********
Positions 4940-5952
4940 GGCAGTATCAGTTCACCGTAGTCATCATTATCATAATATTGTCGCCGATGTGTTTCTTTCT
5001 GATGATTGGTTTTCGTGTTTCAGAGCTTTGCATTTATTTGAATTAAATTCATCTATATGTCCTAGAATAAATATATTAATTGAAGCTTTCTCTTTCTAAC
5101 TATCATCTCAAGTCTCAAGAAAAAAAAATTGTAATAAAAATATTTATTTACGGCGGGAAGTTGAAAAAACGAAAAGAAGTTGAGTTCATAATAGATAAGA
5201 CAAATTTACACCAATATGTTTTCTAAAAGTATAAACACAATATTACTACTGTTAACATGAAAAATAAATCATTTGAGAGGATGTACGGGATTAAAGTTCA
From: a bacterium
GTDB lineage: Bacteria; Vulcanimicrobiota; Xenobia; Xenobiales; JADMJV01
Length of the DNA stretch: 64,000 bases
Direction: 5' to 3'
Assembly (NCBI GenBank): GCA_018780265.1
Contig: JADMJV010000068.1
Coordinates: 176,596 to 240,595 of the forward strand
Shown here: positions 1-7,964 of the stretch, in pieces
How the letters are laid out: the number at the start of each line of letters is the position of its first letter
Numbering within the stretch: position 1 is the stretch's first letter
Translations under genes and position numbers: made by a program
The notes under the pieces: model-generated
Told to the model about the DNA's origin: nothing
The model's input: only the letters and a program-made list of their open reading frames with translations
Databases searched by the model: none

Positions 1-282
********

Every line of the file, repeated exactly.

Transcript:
Positions 4940-5952
4940 GGCAGTATCAGTTCACCGTAGTCATCATTATCATAATATTGTCGCCGATGTGTTTCTTTCT
5001 GATGATTGGTTTTCGTGTTTCAGAGCTTTGCATTTATTTGAATTAAATTCATCTATATGTCCTAGAATAAATATATTAATTGAAGCTTTCTCTTTCTAAC
5101 TATCATCTCAAGTCTCAAGAAAAAAAAATTGTAATAAAAATATTTATTTACGGCGGGAAGTTGAAAAAACGAAAAGAAGTTGAGTTCATAATAGATAAGA
5201 CAAATTTACACCAATATGTTTTCTAAAAGTATAAACACAATATTACTACTGTTAACATGAAAAATAAATCATTTGAGAGGATGTACGGGATTAAAGTTCA
From: a bacterium
GTDB lineage: Bacteria; Vulcanimicrobiota; Xenobia; Xenobiales; JADMJV01
Length of the DNA stretch: 64,000 bases
Direction: 5' to 3'
Assembly (NCBI GenBank): GCA_018780265.1
Contig: JADMJV010000068.1
Coordinates: 176,596 to 240,595 of the forward strand
Shown here: positions 1-7,964 of the stretch, in pieces
How the letters are laid out: the number at the start of each line of letters is the position of its first letter
Numbering within the stretch: position 1 is the stretch's first letter
Translations under genes and position numbers: made by a program
The notes under the pieces: model-generated
Told to the model about the DNA's origin: nothing
The model's input: only the letters and a program-made list of their open reading frames with translations
Databases searched by the model: none

Positions 1-282